“…We Get Questions…” Involving Menopause Part One

By: Red Hot Mamas

Published: January 13, 2016

By Dr. Michael Goodman- Red Hot Mamas Expert

 “Can I take estrogen only without progesterone?”

Estrogen (“E”) is really the active hormone involved in peri/post menopausal hormone supplementation/replacement. Sure, progesterone (“P”) has a nifty “side effect” which encourages its use: it has a calming, soporific effect. The reason P is used so often, either continuously or cyclically, is that a percentage (~ 15-20%) of women with a uterus are “sensitive” to “unopposed estrogen” and may develop excess retained tissue within the uterus which increases the risk of uterine cancer in these women.

So… can you take E without P? The answer is, definitely, “

Yes.” Two ways: If you do not have a uterus (.e.g.. post-hysterectomy) you don’t “need” P. Also, If you are willing to visit your menopause specialist every 4-6 months for an ultrasound of the uterus to make sure there is no tissue buildup, you may take E without P safely. Of course, if you are one of the ~ 1 in 5/6 women whose uterus is “sensitive” to E, you will still need to take the cyclic P, but there are many different forms of P you can use, and several delivery systems in addition to oral, including through the skin, in the vagina, via a patch, or imbedded in an IUD that needs to be changed only every 6-7 years!

Is there an alternative to the “Premarin and Provera” that my PCP prescribed for menopausal symptoms?

Premarin™ (aka “conjugated estrogens”) and Provera™ (aka medroxyprogesterone acetate, or “MPA”) were the oral hormones used in the fateful WHI 2002 study of menopause and hormone therapy. This combination, greatly preferred at one time by insurance companies in the generic form because it is cheap (now insurance companies like the equally cheap oral estradiol), does women no favors. MPA is the most dangerous of all P type compounds, as it is a risk factor for both breast cancer and cardiovascular disease (“CVD”). Additionally, orally administered hormones increase hepatic binding proteins which lower a woman’s testosterone and thyroid, and increase clotting factors, increasing the risks of blood clots, stroke, and cardiovascular problems, especially in women with metabolic syndrome and at risk for CVD.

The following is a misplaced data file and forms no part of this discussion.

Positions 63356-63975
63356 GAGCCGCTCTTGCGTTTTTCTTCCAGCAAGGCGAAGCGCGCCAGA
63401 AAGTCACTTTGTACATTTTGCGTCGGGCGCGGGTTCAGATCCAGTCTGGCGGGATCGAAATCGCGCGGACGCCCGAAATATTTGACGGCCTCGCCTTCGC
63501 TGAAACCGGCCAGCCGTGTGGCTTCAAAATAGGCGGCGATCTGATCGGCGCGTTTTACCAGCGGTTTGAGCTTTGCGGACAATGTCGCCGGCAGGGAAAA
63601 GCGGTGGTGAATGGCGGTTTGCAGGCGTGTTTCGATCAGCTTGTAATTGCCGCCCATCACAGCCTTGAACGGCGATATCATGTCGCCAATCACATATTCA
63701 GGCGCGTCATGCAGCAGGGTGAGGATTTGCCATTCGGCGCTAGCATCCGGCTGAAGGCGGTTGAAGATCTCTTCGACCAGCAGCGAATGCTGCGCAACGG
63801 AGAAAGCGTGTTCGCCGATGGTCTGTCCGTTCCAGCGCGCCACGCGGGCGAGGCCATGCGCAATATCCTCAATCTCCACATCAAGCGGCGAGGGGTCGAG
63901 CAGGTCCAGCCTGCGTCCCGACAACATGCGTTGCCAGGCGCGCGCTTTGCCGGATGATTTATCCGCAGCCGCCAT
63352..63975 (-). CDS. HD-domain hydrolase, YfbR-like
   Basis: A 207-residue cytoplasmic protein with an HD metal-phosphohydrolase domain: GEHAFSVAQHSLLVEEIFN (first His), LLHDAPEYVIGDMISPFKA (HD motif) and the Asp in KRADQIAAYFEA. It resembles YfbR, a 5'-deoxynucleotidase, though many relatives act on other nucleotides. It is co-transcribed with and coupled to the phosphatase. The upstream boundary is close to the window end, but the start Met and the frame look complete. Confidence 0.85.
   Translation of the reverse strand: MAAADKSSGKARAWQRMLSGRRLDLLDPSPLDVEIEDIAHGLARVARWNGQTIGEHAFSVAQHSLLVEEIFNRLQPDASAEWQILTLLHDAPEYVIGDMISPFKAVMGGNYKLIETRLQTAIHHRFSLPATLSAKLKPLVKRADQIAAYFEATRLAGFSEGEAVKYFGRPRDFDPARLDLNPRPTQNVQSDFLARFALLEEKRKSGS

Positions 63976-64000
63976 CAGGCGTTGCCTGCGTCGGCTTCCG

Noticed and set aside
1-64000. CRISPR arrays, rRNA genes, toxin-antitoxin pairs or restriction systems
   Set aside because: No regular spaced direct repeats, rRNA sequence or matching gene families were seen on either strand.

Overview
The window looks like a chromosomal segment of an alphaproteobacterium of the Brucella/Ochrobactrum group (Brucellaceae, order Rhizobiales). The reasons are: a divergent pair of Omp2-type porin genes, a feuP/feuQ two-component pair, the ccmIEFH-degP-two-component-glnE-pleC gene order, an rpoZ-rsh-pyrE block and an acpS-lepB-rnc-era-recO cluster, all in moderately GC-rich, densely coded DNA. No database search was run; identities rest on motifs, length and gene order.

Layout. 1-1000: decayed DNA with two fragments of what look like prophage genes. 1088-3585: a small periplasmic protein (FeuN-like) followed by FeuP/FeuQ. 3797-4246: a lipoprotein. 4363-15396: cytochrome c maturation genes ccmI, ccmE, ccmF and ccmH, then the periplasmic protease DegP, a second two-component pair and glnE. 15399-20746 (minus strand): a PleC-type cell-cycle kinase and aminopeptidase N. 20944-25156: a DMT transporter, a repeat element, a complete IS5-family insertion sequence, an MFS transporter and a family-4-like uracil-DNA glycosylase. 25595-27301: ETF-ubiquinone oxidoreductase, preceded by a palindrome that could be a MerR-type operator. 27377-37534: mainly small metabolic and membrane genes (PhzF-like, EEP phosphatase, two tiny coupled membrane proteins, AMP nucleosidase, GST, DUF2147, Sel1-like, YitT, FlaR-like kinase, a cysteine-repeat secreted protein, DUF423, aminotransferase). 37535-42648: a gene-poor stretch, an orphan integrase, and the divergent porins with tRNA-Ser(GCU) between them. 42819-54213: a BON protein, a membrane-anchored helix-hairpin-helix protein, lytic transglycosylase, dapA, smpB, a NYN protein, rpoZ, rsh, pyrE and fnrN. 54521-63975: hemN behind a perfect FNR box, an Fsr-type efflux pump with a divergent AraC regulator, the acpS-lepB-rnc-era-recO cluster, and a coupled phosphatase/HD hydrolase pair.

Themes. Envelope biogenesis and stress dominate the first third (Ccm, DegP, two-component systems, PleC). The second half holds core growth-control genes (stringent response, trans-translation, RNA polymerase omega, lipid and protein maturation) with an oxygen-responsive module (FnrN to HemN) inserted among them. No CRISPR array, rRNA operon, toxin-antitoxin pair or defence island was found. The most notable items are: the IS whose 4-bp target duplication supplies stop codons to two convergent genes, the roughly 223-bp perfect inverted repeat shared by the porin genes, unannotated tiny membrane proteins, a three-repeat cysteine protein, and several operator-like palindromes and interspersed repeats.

Alternative E sources include estradiol, delivered transdermally via FDA-approved or compounded sources in patches, creams, gels, pellet implants, vaginal rings, oral tablets and injectables. Alternative P sources are bioidentical P delivered via FDA-approved or compounded capsules, creams, intra-vaginal sources, imbedded in a long-acting IUD, or available as various synthesized tablets. Combinations of synthesized E and P are contained in oral contraceptives, and frequently are very helpful during peri-menopause, especially when menses are irregular, heavy, or painful.

Dr. Michael Goodman specializes in labiaplasty and other vulvovaginal aesthetic surgeries, peri- menopausal and sexual medicine, lifestyle enhancement, bone densiometry, pelvic ultrasounds and both routine and difficult gynecologic issues.Stanford University trained in obstetrics and gynecology, Dr. Goodman is also a critically acclaimed author and pioneer in the development and advancement of Minimally Invasive Gynecologic Surgery. Through his private practice and writings he focuses on patient education and involving patients in the therapeutic decision-making process


Published Jan 15, 2016